You also need to weigh the use of your cash to pay off the mortgage versus other uses of that cash. For example, suppose you have some money saved. It is earning less than your after-tax mortgage interest, so you are thinking of paying down the mortgage. However, you also know that you will need a new car in two years. If you use that money to pay down the mortgage now, you won’t have it to pay for the car two years from now. You could get a car loan to buy the car, but the interest rate on that loan will be higher than the rate on your mortgage, and the interest on the car loan is not tax deductible. If paying off your mortgage debt forces you to use more expensive debt, then it is not worth it.
One way to pay down a mortgage early without sacrificing too much liquidity is by making a larger monthly payment. The excess over the required amount will be applied to your principal balance, which then decreases faster. Since you pay interest on the principal balance, reducing it more quickly would save you some interest expense. If you have had an increase in income, you may be able to do this fairly “painlessly,” but then again, there may be a better use for your increased income.
Over a mortgage as long as thirty years, that interest expense can be substantial—more than the original balance on the mortgage. However, that choice must be made in the context of the value of your alternatives.
You may think about refinancing your mortgage if better mortgage rates are available. Refinancing means borrowing a new debt or getting a new mortgage and repaying the old one. It involves closing costs: the lender will want an updated appraisal, a title search, and title insurance. It is valuable to refinance if the mortgage rate will be so much lower that your monthly payment will be substantially reduced. That in turn depends on the size of your mortgage balance.
If interest rates are low enough and your home has appreciated so that your equity has increased, you may be able to refinance and increase the principal balance on the new mortgage without increasing the monthly payment over your old monthly payment. If you do that, you are withdrawing equity from your house, but you are not allowing it to perform as an investment, that is to store your wealth.
If you would rather take gains from the house and invest them differently, that may be a good choice. But if you want to take gains from the house and use those for consumption, then you are reducing the investment returns on your home. You are also using nonrecurring income to finance recurring expenses, which is not sustainable. There is also a danger that property value will decrease and you will be left with a mortgage worth more than your home.
If you have a change of circumstances—for example, you lose your job in an economic downturn, or you have unexpected health care costs in your family—you may find that you are unable to meet your mortgage obligations as planned: to make the payments. A mortgage is secured by the property it financed. If you miss payments and default on your mortgage, the lender has recourse to foreclose on your property, to evict you and take possession of your home, and then to sell it or lease it to recover its investment. Under normal circumstances, lenders incur a cost in repossessing a home, and usually lose money in its resale. It may be possible to renegotiate terms of your mortgage to forestall foreclosure. You may want to consult with a legal representative, or to contact federal and/or state agencies for assistance.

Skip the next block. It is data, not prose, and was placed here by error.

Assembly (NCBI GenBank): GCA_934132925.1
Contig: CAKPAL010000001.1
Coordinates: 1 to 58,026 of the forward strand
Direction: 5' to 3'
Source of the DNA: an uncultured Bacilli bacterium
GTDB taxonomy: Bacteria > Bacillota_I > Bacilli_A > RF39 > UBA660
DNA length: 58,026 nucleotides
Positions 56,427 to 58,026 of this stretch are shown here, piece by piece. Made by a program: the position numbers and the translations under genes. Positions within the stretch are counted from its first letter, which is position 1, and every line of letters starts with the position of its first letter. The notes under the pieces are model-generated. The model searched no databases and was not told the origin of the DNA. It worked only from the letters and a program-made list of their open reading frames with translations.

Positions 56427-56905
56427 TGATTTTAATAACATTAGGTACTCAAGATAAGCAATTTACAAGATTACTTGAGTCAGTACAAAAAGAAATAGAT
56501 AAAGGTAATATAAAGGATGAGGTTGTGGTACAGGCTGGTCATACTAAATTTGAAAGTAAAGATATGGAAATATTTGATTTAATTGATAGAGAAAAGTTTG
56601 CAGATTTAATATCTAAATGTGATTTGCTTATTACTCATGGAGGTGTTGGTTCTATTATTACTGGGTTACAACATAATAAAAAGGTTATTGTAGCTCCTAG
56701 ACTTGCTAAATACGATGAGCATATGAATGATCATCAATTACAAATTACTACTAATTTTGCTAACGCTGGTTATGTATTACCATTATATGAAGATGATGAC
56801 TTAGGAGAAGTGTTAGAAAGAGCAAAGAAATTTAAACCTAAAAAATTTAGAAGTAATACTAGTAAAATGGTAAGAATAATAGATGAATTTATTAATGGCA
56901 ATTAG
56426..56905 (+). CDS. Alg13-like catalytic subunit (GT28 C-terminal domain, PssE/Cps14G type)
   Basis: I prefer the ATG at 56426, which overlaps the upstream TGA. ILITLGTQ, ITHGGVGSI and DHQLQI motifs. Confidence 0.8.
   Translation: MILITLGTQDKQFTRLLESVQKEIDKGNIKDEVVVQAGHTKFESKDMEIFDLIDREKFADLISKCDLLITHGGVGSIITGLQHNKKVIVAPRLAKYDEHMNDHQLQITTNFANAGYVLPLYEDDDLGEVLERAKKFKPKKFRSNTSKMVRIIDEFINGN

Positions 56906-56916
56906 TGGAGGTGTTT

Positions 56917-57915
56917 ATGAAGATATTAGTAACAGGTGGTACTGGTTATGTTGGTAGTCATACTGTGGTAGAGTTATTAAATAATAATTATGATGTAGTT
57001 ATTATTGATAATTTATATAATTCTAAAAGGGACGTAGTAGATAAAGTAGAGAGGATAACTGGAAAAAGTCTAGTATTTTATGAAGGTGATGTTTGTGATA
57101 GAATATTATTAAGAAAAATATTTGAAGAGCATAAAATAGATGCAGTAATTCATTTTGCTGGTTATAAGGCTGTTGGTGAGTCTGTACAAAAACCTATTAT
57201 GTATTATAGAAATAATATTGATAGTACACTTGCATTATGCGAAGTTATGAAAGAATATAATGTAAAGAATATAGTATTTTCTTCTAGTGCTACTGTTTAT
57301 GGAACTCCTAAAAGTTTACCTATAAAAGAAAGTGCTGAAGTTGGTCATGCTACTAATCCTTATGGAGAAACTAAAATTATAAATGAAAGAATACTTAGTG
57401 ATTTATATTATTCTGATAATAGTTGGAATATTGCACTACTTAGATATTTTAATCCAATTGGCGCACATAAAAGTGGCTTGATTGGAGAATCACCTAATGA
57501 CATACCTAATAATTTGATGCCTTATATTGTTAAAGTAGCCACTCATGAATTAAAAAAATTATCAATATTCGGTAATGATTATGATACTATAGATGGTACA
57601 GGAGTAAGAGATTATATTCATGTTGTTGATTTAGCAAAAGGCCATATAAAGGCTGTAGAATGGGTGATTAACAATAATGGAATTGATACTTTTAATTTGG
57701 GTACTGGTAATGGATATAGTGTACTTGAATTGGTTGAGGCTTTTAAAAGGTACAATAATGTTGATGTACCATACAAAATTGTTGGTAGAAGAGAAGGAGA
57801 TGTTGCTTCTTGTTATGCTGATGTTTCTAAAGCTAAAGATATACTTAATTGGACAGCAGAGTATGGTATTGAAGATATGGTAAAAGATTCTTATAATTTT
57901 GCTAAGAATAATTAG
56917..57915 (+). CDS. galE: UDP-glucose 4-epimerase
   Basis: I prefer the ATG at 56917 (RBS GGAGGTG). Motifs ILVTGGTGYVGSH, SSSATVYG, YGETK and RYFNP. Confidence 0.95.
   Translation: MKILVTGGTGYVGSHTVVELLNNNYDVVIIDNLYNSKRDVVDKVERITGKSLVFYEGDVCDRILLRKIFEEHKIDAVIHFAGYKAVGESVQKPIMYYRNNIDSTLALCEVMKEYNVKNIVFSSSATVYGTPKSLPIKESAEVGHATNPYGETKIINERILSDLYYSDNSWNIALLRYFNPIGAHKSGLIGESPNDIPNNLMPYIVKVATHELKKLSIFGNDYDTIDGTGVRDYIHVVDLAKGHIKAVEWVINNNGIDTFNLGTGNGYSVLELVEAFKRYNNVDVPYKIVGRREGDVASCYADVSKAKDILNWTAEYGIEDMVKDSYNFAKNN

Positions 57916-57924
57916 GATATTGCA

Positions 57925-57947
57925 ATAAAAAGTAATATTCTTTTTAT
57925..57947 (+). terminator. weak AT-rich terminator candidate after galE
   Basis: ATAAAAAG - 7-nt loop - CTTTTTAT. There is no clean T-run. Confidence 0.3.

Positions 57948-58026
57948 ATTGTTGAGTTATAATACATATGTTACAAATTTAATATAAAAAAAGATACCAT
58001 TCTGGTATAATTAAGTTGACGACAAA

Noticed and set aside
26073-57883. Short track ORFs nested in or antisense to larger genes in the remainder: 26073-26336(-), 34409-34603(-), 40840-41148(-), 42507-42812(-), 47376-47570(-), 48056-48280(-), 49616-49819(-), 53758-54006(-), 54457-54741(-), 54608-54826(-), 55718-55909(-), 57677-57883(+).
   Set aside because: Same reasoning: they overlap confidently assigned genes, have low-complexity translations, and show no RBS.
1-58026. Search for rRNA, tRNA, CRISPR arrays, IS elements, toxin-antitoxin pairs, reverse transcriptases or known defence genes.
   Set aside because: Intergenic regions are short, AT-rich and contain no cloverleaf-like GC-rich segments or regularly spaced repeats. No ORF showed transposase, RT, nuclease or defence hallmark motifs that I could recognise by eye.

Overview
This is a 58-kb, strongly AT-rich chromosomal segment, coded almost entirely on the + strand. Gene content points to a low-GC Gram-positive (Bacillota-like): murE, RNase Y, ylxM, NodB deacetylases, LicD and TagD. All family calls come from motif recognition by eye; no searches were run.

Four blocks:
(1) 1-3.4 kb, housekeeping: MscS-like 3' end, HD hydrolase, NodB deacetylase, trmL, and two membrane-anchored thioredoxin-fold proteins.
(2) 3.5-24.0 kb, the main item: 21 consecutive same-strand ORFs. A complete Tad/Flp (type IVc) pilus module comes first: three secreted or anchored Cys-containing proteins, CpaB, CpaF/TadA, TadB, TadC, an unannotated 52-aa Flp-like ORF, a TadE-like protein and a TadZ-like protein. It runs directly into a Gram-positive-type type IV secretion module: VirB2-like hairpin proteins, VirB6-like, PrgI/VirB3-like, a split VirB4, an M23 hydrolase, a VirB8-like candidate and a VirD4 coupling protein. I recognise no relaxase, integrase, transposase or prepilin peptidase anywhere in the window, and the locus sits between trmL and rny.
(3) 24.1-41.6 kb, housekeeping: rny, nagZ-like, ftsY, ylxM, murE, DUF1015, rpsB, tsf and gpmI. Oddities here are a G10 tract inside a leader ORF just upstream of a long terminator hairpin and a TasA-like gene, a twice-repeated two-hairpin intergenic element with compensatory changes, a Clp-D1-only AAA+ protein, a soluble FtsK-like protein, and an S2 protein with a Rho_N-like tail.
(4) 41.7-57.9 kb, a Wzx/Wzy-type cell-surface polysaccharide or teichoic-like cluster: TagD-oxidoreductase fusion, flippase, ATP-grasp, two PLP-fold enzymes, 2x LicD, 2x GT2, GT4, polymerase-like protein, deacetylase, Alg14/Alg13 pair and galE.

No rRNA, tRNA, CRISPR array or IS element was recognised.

You may believe you are having trouble meeting your mortgage obligations because they are not what you thought they would be. Lenders profit by lending. When you are borrowing, it is important to understand the terms of your loan. If those terms will adjust under certain conditions, you must understand what could happen to your payments and to the value of your home. It is your responsibility to understand these conditions. However, the lender has a responsibility to disclose the lending arrangement and all its costs, according to federal and state laws (which vary by state). If you believe that all conditions and terms of your mortgage were not fairly disclosed, you should contact your state banking regulator or the U.S Department of Housing and Urban Development (HUD). There are also consumer advocacy groups that will help clarify the laws and explore any legal recourse you may have.
Just as your lender has a legal obligation to be forthcoming and clear with you, you have an obligation to be truthful. If you have misrepresented or omitted facts on your mortgage application, you can be held liable for mortgage fraud. For example, if you have overstated your income, misled the lender about your employment or your intention to live in the house, or have understated your debts, you may be prosecuted for mortgage fraudIntentional misrepresentation or omission of facts perpetrated by a borrower in the process of obtaining mortgage financing.. Other forms of mortgage fraud are more elaborate, such as inflating the appraisal amount in order to borrow more.
Mortgage fraud can be perpetrated by the borrower, appraiser, or loan officer who originates the loan. Figure 9.15 "Mortgage Loan Fraud in the United States" shows mortgage fraud in the United States through 2006—had the graph continued, you would see even more fraud in 2007, just before the recent housing bubble burst.
Figure 9.15 Mortgage Loan Fraud in the United StatesFinancial Crimes Enforcement Network, “Mortgage Loan Fraud: An Industry Assessment based upon Suspicious Activity Report Analysis,” November 2006, http://www.fincen.gov/news_room/rp/reports/pdf/MortgageLoanFraud.pdf (accessed December 2, 2009).
During the recent housing bubble, mortgage fraud was aggravated by low interest rates that encouraged more borrowing and lending, often when it was less than prudent to do so.